WEATHER FROM OUR SPONSORS
January is the time for fresh beginnings and resolutions. As we all know, most resolutions get broken by February. But I have one that would be a joy to keep, guaranteed to increase well-being and a sense of community with our fellow humans: attend more live music performances in 2017!
Two of my favorite days in 2016 involved live music events. Both delivered shocks to the system that woke up my heart and mind. Looking back on those performances might bring inspiration for the new year.
Last January, I got trapped in New York City during Blizzard Jonas (also known as Snowzilla). Airports, trains, buses, city streets — all were shut down for days in one of the biggest snowstorms in New York history. I was lucky to be stuck in what is now my favorite hotel in the world — The Library, at Madison Avenue and East 41st Street, which dedicates each floor to a different subject area of books. I was assigned to the Religion/Mythology floor, later switching rooms to the Native American floor.
On my last night, I noticed a concert listing for the Jazz Standard, within walking distance of the hotel. It featured pianist and composer Billy Childs, presenting a tribute to the great singer/songwriter Laura Nyro. I trudged over the snow and was rewarded with a truly memorable evening of music. On the small stage at the club, Childs packed an amazing chamber jazz ensemble and the music was enthralling.
I bought the CD, “Map to the Treasure: Reimagining Laura Nyro” (winner of a Grammy Award in 2015), and played it repeatedly throughout 2016. It was a nice surprise to learn that Billy Childs first heard Laura Nyro’s music when his gifted sister Kirsten played Nyro’s records when they were children in Los Angeles. Kirsten Childs, now an acclaimed playwright, was a Ucross resident some years ago with our Sundance Institute Playwrights Retreat at Ucross Foundation. (The 18th annual retreat begins at Ucross in late January.) Billy and Kirsten Childs have talked of collaborating and my dream is to lure them to Ucross to do just that.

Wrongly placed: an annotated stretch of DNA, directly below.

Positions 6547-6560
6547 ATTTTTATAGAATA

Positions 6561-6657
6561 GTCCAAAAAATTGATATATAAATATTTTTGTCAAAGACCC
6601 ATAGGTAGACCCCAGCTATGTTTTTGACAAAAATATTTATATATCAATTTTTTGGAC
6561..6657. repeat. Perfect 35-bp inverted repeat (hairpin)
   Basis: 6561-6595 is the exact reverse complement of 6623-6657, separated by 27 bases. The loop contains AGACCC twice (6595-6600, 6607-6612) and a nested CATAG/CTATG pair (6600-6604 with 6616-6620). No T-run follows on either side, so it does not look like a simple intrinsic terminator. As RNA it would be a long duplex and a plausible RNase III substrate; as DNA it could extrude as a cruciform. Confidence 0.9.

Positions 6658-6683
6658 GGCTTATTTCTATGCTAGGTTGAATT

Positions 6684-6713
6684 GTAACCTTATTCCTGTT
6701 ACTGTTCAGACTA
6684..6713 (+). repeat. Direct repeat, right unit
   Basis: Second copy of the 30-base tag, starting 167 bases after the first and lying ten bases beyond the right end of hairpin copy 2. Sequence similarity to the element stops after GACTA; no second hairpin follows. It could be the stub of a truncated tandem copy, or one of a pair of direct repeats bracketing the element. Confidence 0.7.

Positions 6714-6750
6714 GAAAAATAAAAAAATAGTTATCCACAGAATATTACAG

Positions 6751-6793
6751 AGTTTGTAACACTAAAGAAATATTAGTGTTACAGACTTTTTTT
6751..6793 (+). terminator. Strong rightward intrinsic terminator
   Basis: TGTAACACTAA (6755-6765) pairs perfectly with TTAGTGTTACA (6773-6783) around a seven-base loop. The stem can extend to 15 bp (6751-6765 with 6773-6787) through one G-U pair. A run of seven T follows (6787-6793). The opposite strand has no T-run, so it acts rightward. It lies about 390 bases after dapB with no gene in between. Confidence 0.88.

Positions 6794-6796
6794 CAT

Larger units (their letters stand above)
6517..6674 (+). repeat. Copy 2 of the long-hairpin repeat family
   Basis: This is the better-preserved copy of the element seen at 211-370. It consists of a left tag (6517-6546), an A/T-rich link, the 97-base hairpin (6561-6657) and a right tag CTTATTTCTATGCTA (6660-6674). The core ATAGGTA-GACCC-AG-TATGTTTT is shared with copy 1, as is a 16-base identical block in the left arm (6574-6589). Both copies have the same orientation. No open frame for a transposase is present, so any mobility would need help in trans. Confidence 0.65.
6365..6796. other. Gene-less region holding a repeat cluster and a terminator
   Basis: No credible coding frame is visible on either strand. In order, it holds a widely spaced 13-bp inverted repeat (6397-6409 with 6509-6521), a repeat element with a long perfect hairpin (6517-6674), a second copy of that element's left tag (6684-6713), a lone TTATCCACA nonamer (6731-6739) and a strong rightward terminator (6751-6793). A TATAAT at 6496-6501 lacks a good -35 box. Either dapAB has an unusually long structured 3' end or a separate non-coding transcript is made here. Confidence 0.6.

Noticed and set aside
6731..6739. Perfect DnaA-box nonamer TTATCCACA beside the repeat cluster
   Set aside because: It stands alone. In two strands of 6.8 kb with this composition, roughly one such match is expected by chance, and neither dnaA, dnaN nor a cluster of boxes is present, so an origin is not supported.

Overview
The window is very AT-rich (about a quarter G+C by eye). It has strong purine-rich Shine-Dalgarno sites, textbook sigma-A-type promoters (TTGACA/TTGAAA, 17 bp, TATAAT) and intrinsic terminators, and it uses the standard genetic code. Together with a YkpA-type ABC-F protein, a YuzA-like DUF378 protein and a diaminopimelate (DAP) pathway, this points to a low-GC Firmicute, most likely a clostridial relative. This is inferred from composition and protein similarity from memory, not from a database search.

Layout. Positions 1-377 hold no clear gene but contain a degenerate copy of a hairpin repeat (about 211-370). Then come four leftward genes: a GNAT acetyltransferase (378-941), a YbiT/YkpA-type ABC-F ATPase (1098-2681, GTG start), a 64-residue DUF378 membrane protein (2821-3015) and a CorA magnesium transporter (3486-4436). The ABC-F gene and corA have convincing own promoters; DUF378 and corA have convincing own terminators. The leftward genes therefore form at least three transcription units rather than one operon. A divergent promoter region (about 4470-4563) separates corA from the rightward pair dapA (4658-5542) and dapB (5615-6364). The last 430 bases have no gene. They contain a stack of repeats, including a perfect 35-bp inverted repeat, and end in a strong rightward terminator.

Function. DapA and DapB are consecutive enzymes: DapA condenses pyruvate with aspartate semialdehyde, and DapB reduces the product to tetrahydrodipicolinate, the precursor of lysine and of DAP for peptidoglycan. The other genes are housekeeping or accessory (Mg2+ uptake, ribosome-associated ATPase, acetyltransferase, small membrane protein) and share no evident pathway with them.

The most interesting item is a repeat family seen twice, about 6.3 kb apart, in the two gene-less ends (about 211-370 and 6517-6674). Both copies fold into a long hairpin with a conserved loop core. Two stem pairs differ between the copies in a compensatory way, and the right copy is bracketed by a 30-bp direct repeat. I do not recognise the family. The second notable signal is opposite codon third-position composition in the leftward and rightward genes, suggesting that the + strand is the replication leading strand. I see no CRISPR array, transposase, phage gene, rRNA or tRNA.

The other joyful musical experience I had last year was in the opposite climate – in Winter Park, Florida, on a very warm October day at Rollins College. I had been spending time with my ailing 96-year-old mother and feeling a little blue. This time the listing I saw was for the celebrated chamber group, Trio Solisti, presented by the Bach Festival Society of Winter Park.
The program included music by Haydn, Brahms and Chausson. I knew the first two names, of course, but I’d never heard music before by Ernest Chausson. (It turns out that Chausson, who was born in Paris in 1855, was on a country retreat when he was 44 and tried out a new contraption — the bicycle. Unfortunately he crashed into a brick wall and died instantly.) His music was transcendent — melancholy and haunting, just what I needed to hear that day. It was a musical performance to refresh the soul and spirit, and I took home another amazing CD that afternoon.
I hope 2017 will hold more magical music events like these, and I wish it for all of you, too. I have already noted on my calendar to attend The Brubeck Brothers Band concert on Feb. 2 at the Whitney Center for the Arts at Sheridan College. Classical pianist Andre Bohren at the WYO Theater on March 2 also sounds promising!
At Ucross, we’re excited that renowned musician and composer Laurie Lewis will be in residence this spring with her collaborator Tom Rozum — they plan to record a CD in our beautiful composer’s studio known as Jesse’s Hideout Two. Another collaborative team at Ucross this spring involves writer Ann McCutchan working with composer Andrew Rudin. Their piece, Purewater, will be performed at the Center for Contemporary Opera in New York this fall. (McCutchan is also writing a biography of Marjorie Kinnan Rawlings.) So there is much to look forward to this year — if we keep the proverbial song in our hearts, and make the effort to buy tickets to hear the extraordinary musicians of our time. CDs, satellite radio and iTunes are great — but nothing compares to a live performance!
Sharon Dynak is the president of the Ucross Foundation.
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